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First wave of foot and mouth was worst in world

First wave of foot and mouth was worst in world

May 31, 2001 The Guardian (London) by Helen Carter

As foot and mouth entered its 100th day yesterday, the government's chief scientific adviser admitted that the first wave of the disease had been the world's largest outbreak.

David King said that, at the beginning, there had been 10 times as many cases recorded as in the 1967 epidemic. And he warned farmers to prepare for more cases. What had hap pened in Settle, North Yorkshire - a cluster of seven new cases over the weekend - could happen anywhere in the country.

"The only way we can damp it down is to maintain a strict regime," he said yesterday. It was possible that the epidemic might drag on until August, he said, denying any suggestion that scientists had been given a deadline for eradication - such as next week's general election - by the government.

And farmers should not kid themselves that damping boots in disinfectant troughs was enough to stop the spread, Professor King said. "This is the most infectious animal disease there is."

His comments came hours after it emerged that a former stockman had apparently taken his life because of the devastation caused by the outbreak.

Andrew Keighley's body was discovered hanging at his father's farm in Castley, North Yorkshire, on Monday morning. The 33-year-old had worked for 17 years as a stockman at Otley Auction Mart until it closed three months ago.

His father, Willie, yesterday urged others in the crisis-hit agricultural industry to be vigilant to avoid a similar tragedy happening in their family.

"I saw my son go from a fit, healthy lad to a total wreck in three days. He left us a note to say that foot and mouth disease and his love of his job in farming had killed him.

"The tragedy of my son will haunt me for the rest of my life," he told BBC Look North.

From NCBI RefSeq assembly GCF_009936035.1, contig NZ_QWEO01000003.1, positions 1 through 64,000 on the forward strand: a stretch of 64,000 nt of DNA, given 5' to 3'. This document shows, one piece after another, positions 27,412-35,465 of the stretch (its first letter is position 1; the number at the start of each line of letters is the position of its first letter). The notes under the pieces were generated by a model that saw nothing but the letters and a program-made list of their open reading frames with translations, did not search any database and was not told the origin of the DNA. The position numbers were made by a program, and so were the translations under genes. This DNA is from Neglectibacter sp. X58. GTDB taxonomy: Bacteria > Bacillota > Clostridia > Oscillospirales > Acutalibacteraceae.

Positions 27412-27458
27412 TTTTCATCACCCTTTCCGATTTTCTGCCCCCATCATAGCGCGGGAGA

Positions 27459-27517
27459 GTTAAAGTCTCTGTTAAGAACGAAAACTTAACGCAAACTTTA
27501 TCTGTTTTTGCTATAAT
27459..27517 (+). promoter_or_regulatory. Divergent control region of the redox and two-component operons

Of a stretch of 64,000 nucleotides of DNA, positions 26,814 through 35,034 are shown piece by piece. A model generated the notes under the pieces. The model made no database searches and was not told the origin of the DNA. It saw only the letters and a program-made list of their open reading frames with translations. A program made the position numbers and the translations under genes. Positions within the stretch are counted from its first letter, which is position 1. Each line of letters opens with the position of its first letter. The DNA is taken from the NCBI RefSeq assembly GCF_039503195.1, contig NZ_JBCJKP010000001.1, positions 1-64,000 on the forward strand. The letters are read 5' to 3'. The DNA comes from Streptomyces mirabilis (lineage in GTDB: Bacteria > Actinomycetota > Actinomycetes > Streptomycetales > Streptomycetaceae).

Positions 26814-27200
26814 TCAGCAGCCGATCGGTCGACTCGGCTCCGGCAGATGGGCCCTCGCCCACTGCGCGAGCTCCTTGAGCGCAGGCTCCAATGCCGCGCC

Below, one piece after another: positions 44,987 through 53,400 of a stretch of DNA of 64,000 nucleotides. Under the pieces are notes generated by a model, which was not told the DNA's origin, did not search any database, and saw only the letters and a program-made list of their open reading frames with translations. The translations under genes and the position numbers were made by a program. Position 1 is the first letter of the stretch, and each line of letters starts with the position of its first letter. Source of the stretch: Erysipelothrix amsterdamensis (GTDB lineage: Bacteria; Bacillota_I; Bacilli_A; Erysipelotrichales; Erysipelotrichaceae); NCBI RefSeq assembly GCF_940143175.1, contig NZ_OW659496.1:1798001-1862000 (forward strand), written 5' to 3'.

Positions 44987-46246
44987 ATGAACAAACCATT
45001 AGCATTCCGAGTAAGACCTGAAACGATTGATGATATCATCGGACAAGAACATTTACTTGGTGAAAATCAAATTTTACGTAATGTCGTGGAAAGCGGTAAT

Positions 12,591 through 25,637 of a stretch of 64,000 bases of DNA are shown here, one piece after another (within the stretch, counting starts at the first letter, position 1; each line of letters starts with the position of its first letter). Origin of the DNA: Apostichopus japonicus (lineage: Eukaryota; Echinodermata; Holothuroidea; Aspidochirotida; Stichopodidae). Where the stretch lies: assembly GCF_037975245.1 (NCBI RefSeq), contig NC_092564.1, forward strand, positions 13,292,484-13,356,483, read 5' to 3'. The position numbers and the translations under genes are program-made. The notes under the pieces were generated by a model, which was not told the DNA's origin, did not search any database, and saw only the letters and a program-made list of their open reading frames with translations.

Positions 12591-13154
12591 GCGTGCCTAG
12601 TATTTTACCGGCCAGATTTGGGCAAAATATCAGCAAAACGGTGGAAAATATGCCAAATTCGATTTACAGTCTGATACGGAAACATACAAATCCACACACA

Restrictions on moving livestock were lifted in parts of Devon yesterday, to get 8,000 healthy animals moved for slaughter. The decision was announced to 200 farmers who were protesting outside the Ministry of Agriculture's headquarters in Exeter.

Another case of the disease was confirmed by Maff at a farm in Crowley, near Northwich, the third in Cheshire in recent days. Over the weekend, two neighbouring farms had cases, and apparently farm workers ignored restrictions and moved between the three.

A survey by the Country Land and Business Association said rural businesses were losing an average of pounds 20,000 a month , with incomes down 50%.

John Walker, of the Cumbria Crisis Alliance, said there was a feeling that the region was being forgotten. "We have been devastated by foot and mouth," he said. "A lot people affected are in their 50s and 60s and have poured everything into their businesses."

He described the economy in the region as reaching meltdown. Families had split, peo ple had committed suicide, and many were taking anti-depressants. For the tourism industry, unlike farmers, he said, there were no envelopes containing cheques to compensate them - referring to the money paid to those who had animals destroyed.

"Tourism has no voice," Mr Walker added. "Although the industry is worth more than the farming industry, we feel nothing is filtering through to us."

It emerged yesterday that 24 soldiers sent to Skipton, North Yorkshire, to help in the crisis had been staying in a four-star hotel. Sue Amphlett, of the Plough Inn in the village of Wigglesworth, between Skipton and Settle, said she had been contacted by Maff to make the booking, but the ministry later cancelled it on finding another hotel was available.

"I couldn't believe Maff had wasted such a golden opportunity to bring business into the countryside," she said. "We are fighting to survive and Maff could be giving us some help, instead of which we are going down the plughole."

The Ministry of Defence said the hotel was chosen because it needed to be approved by Maff as offering a full laundry and disinfectant service.

The number of cases has reached 1,664, and a further 6,132 farms next to infected livestock have had culls. A map of the outbreaks shows they are now confined to the western side of Britain.


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